Beyond the Big Bang

The Universe
Season 1
14 episodes
See below for purchasing options
DVD & Blu-ray
"The Universe" episode no. 14 (season 1)
  • written by Matt Hickey
  • directed by Luke Ellis
  • edited by Nick Termini
  • science consultants Michio Kaku, James W. Ashley, and Geoffrey Landis

  • narrated by David Ackroyd
  • music by Aaron Symonds
  • Workaholic Productions, (c) 2007 A & E TV Networks
  • 1 documentary @ 90 minutes

Data Capsule Review

by Martin Izsak


It's a very bizarre thing for any television series to temporarily and suddenly have a big episode produced by an entirely different production company. But that's what we get here. We've got a different narrator, a different musician, and whole new set of writing/directing producers. The whole thing strikes a markedly different tone, noticeably more serene and laid-back. It could easily be mistaken for an entirely different show, if not for a final bit of the title sequence squeezing in like a post-production after-thought, with an edited and held-back snippet of the title music.


The first half of this double-length documentary seems to want to cover most of the same early-history-of-science-and-astronomy territory as Carl Sagan's entire series "Cosmos", even though it doesn't have the screen time to go into as much depth. Undaunted, it treats us to a cornucopia of interviewees. I'm really not sure why there are so many of them, or why they ALL happen to be men - and mostly elderly white males at that. The few exceptions (Kaku, Tyson, Tegmark, etc.) really stand out from the crowd in that respect.

Right near the middle, we have reached Einstein's time, and we begin to get a bit about his theories. It's not very deeply or profoundly investigated here. Strangely, his concepts are likened to an amusement park of wild rides, with a showman "marketing" Einstein's brain structure like a sideshow curiosity. Are we deliberately meant to distrust this character's information?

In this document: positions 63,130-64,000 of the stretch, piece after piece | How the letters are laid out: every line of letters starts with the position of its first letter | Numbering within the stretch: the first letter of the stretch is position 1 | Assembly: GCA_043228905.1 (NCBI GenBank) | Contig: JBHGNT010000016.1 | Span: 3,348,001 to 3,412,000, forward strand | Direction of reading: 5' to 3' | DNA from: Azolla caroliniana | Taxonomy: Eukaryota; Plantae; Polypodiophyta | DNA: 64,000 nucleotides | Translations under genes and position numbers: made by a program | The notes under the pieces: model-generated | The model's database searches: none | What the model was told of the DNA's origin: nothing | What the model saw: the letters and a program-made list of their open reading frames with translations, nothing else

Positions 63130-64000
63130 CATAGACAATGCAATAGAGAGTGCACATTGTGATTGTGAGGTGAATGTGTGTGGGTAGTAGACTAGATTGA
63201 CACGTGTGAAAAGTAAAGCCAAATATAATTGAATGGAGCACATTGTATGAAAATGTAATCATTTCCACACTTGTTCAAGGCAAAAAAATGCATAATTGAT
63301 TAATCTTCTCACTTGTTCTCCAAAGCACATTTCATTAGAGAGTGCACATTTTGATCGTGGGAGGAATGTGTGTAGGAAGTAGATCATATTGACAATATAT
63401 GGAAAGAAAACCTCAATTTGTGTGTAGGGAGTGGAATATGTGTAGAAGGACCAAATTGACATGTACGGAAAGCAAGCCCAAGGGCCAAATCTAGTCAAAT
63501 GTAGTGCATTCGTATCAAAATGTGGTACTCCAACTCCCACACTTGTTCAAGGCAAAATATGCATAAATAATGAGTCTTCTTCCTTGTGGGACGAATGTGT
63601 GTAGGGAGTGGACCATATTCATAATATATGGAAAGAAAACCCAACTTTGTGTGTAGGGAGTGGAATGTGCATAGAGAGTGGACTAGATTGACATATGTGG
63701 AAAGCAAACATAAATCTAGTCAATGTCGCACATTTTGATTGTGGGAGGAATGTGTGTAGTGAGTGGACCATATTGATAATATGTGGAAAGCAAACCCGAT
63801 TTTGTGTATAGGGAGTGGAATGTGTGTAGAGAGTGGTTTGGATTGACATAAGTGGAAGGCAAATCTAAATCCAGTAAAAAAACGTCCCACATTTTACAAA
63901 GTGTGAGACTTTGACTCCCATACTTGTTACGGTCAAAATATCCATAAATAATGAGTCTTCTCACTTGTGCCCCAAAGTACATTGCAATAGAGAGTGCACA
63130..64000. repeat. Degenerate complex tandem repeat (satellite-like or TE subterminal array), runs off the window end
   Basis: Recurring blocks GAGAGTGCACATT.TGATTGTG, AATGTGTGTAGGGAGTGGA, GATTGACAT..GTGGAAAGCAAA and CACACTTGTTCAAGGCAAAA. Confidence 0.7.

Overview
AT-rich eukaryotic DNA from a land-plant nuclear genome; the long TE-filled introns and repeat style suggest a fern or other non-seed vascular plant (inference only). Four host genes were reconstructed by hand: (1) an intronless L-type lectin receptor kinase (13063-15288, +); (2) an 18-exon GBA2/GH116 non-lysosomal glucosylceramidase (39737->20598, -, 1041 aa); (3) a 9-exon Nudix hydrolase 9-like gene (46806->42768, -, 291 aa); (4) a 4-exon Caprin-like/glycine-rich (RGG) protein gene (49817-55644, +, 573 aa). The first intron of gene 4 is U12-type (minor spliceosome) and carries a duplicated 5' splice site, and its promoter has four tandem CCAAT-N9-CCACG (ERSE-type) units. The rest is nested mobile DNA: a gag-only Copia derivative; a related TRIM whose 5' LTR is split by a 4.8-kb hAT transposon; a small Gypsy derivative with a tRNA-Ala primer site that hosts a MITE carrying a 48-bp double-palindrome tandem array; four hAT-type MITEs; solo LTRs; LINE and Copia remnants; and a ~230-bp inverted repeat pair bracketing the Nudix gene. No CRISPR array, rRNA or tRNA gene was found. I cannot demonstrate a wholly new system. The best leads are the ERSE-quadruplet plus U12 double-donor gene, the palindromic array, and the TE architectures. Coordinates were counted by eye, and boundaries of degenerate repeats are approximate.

It's the post-Einstein bits in the second half that truly allow this documentary to contribute uniquely to a continuing series that explores science and astronomy regularly. We get a comprehensive view of the various people and theories and data that gradually stacked up until humanity felt sure that the big bang actually happened when it did, and what this meant for other scientific, philosophical, and religious explorations. What's more, a lot of the figures who were key to this "eureka" moment in history and the theory's further development are here being interviewed for the show, including Ralph Alpher, Robert Wilson, and Alan Guth. Alpher in particular knew a lot of the other figures, and can give first-hand insight into how their personalities helped shape events. Very good stuff this is, and unlikely to be repeated in quite so much detail anywhere else.

Charles Seife:
"The idea that you can predict something doesn't mean you understand the fundamental principles behind it.

Max Tegmark:
"Right now, `Dark Energy' is mostly a code word for our ignorance of what the substance is. Some people think it's some sort of stuff. Some people think it's a constant that should be in Einstein's equation. Some people think it's just a reflection of the fact that we might have gotten our gravity wrong... again."

Even though Max Tegmark is the last of the interviewees to be introduced, his interview is one of the better ones, and he ends up giving me my favourite quote of the episode. I tend to fall into the latter camp he describes, wondering if the mathematical need to have a dark something fill in the holes in the equations means that the theory of gravity or whatever has taken a wrong turn and hit a dead end.


Though I like this episode and feel it is a good one, it's ultimately not in contention to be one of my favourites of "The Universe". I tend to prefer the ones exploring planets and moons both in our solar system and beyond, offering less speculative theory and inadequately explained reasoning.